The routine HBPM is strongly recommended not only for diagnosis but also for management of hypertension [5]. Weak evidence supporting the reduction in BP related to HBPM is coming from systematic  reviews and meta-analyses [9, 10]. An analysis of 52 prospective comparative studies of HBPM with or  without additional support in relation to usual care showed 3.9 and 2.4 mmHg benefit in systolic BP and diastolic BP, respectively after 6 months, but the effect disappeared after 12 months [9]. The effect only persisted after 12 months in studies combining HBPM with additional support (education, pharmacist intervention), accounting for a 3.4 – 8.9 mmHg reduction in systolic BP and a 1.9 – 4.4 mmHg reduction in diastolic BP [9]. More recent meta-analysis of 25 randomized controlled trials reveled a 6.1 mmHg reduction in systolic BP, but only when monitoring was combined with intensive support (patients counseling, telemonitoring, pharmacist intervention). Self-monitoring of HBPM alone was completely ineffective [10]. This casts doubts whether HBPM improves adherence to treatment as was shown by Ogedegbe et al. [11].

The availability of good quality BP monitors increases their use in daily clinical practice. They are increasingly perceived as necessary for daily use both by physicians and their patients, similarly as glucose monitoring in diabetics. Frequently, self-monitoring is performed as a protective tool against the fear of a silent but serious clinical condition [12]. However, there is the lack of data on how HBPM affects the efficacy of BP control in daily clinical practice.

The aim of this study was to assess the efficacy of antihypertensive therapy in relation to consulting of HBPM readings with physicians in daily clinical practice.

2. Materials and Methods

The survey was carried out by 627 family doctors, internal medicine doctors and cardiologists as well as doctors during specialization, on a group of 21,940 outpatients pharmacologically treated for hypertension for at least 6 months. There were no other inclusion criteria with the exception of the agreement to participate in the survey. The exclusion criterion was  the inability to obtain answers to questions in the questionnaire. The study did not meet the criterion of a medical experiment and did not require the approval of the Bioethical `Committee. The study organizer (Europharma) did not process patients' personal data.

3. Survey procedures

The study questionnaire was filled out by the physicians participating in the survey based on an interview and data from the medical history.

The questionnaire included data concerning: patients age, gender, selected anthropometric measures (body mass, height, waist circumference), two attended office blood pressure measurements (OBPM), period of treatment for hypertension, pharmacotherapy of hypertension in the last months (monotherapy / polytherapy / current medications), the highest recorded blood pressure before initiation of treatment, severity of hypertension, comorbidities, carrying out and recording home blood pressure measurements (HBPM), and whether the patient is bringing the recorded HBPM values on control visits. Finally, the physician was scoring the recorded HBPM measurements if most of them were < 135/85 mmHg.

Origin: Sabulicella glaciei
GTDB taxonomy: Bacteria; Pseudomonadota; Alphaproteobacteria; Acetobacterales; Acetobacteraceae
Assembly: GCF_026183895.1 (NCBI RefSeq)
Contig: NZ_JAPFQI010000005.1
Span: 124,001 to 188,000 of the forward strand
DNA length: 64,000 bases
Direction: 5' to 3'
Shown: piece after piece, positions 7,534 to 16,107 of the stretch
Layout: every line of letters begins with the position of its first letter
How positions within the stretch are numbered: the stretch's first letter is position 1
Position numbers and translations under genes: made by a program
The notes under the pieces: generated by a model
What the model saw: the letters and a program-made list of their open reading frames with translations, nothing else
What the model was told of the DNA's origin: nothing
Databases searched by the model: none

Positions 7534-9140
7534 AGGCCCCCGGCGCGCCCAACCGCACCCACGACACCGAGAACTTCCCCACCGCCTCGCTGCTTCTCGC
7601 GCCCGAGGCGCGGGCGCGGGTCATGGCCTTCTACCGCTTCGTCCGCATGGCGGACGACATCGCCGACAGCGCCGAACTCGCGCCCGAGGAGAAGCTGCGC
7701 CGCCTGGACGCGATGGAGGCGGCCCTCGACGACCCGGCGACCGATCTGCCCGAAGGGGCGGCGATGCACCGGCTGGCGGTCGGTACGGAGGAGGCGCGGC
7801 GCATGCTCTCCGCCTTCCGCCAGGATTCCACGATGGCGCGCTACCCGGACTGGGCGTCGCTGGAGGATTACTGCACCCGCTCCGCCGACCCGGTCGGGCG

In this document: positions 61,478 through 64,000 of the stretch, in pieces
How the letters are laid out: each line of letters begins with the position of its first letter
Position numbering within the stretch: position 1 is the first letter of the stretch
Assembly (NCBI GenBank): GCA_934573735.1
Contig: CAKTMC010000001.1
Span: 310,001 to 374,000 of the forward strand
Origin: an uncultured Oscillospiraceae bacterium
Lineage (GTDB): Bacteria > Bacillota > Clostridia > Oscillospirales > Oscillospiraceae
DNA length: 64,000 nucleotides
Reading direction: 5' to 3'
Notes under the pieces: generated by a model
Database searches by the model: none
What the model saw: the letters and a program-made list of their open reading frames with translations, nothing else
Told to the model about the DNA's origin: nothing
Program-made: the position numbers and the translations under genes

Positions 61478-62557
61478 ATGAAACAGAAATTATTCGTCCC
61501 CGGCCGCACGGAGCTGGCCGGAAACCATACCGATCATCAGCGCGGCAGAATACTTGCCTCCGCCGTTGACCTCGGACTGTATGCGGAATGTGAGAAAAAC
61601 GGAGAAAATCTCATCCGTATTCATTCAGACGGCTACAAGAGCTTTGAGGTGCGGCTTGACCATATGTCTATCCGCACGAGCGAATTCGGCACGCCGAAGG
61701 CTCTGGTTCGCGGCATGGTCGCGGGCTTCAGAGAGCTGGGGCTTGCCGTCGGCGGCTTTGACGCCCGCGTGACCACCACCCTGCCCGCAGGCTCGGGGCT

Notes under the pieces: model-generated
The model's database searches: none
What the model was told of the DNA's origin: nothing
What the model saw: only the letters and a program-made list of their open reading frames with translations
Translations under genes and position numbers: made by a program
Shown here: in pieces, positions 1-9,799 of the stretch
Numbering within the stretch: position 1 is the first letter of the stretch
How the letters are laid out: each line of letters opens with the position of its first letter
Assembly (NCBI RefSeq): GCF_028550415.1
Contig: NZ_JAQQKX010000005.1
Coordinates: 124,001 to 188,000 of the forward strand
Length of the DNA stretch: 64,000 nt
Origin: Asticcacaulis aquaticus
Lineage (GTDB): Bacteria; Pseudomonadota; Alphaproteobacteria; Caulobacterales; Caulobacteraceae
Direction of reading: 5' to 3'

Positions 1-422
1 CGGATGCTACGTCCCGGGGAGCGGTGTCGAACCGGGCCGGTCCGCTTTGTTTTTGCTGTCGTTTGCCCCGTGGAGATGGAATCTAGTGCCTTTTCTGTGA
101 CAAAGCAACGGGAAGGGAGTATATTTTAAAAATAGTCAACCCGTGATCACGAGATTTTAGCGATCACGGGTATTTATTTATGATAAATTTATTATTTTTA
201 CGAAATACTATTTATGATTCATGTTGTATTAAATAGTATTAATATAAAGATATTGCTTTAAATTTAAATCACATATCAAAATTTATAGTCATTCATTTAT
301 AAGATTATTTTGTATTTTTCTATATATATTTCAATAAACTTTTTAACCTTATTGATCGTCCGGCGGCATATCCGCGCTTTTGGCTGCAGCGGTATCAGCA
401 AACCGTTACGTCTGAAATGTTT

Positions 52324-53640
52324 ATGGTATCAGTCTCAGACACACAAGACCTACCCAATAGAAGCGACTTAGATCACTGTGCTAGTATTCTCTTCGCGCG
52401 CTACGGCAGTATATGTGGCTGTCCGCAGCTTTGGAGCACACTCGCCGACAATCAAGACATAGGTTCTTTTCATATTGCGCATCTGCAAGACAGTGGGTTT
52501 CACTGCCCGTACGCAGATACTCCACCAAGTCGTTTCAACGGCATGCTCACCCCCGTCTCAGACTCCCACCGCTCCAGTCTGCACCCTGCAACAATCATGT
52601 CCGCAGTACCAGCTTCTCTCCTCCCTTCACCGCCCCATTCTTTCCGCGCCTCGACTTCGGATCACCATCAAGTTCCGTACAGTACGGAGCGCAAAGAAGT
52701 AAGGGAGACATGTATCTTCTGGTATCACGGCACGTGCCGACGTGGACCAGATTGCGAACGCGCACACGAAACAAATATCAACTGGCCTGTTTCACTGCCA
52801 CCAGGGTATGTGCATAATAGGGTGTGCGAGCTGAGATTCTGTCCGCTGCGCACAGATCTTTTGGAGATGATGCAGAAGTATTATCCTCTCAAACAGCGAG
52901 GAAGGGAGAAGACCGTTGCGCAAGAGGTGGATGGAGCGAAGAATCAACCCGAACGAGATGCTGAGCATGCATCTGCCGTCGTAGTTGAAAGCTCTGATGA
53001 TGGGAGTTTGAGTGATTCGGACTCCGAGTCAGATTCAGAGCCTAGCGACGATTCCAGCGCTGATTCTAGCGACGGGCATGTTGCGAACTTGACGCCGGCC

4. Data analysis

The blood pressure control was assessed on the basis of the mean values of systolic and diastolic BP of two OBPMs. The values of less than 140/90 mmHg were scored as good BP control in accordance with the recommendations of the European Society of Hypertension (ESH) and of the European Society of Cardiology (ESC) [6].

Coronary artery disease (CAD) was defined as history of acute myocardial infarction, percutaneous coronary intervention, coronary artery bypass graft, or the occurrence of symptoms of angina pectoris.

Cerebrovascular disease (CVD) was defined as history of ischemic stroke or intracerebral hemorrhage or transient ischemic attack (TIA).

Heart failure was diagnosed based on clinical sign and symptoms and included patients with preserved ejection fraction of the left ventricle.

Chronic kidney disease was defined as the occurrence of estimated glomerular filtration rate below 30 ml/min/1.73m2 and/or proteinuria over 300 mg/24 hrs.

5. Statistical analysis

There were 18,357 questionnaires completed by the physicians. However, 1214 of them did not meet the inclusion criteria (6-month period of treatment for hypertension) or were incomplete and were excluded from the analysis. Therefor the final analysis was included questionnaires of 17,143 patients. Statistical analysis was performed using the STATISTICA 10.0  PL (Tibco Software Inc, Palo Albo, USA), StataSE 12.0 (StataCorp LP, TX, U.S.) and R software (CRAN). Statistical significance was set at a p-value below 0.05. All tests were two-tailed. Imputations were not done for missing data. Nominal and ordinal data were expressed as percentages, while interval data were expressed as mean value ± standard deviation in the case of a normal distribution or as the median and interquartile range in the case of data with skewed or non-normal distribution. Distribution of variables was evaluated by the Shapiro- Wilk test and the Cullen-Frey graph. Homogeneity of variances was assessed by the Fisher-Snedecor test. For comparison of data, the one-way ANOVA analysis was used with RIR Tukey posthoc test. Categorical variables were compared using χ2 tests. The stepwise backward multivariable logistic regression was used to assess factors affecting BP control (results were presented with odds ratio with a 95% confidence interval and corresponding p-value), while stepwise backward linear regression was used to assess factors affecting systolic and diastolic blood pressure. The variance inflation factor (VIF) was used to assess the multicollinearity, and to eliminate co-linear variables.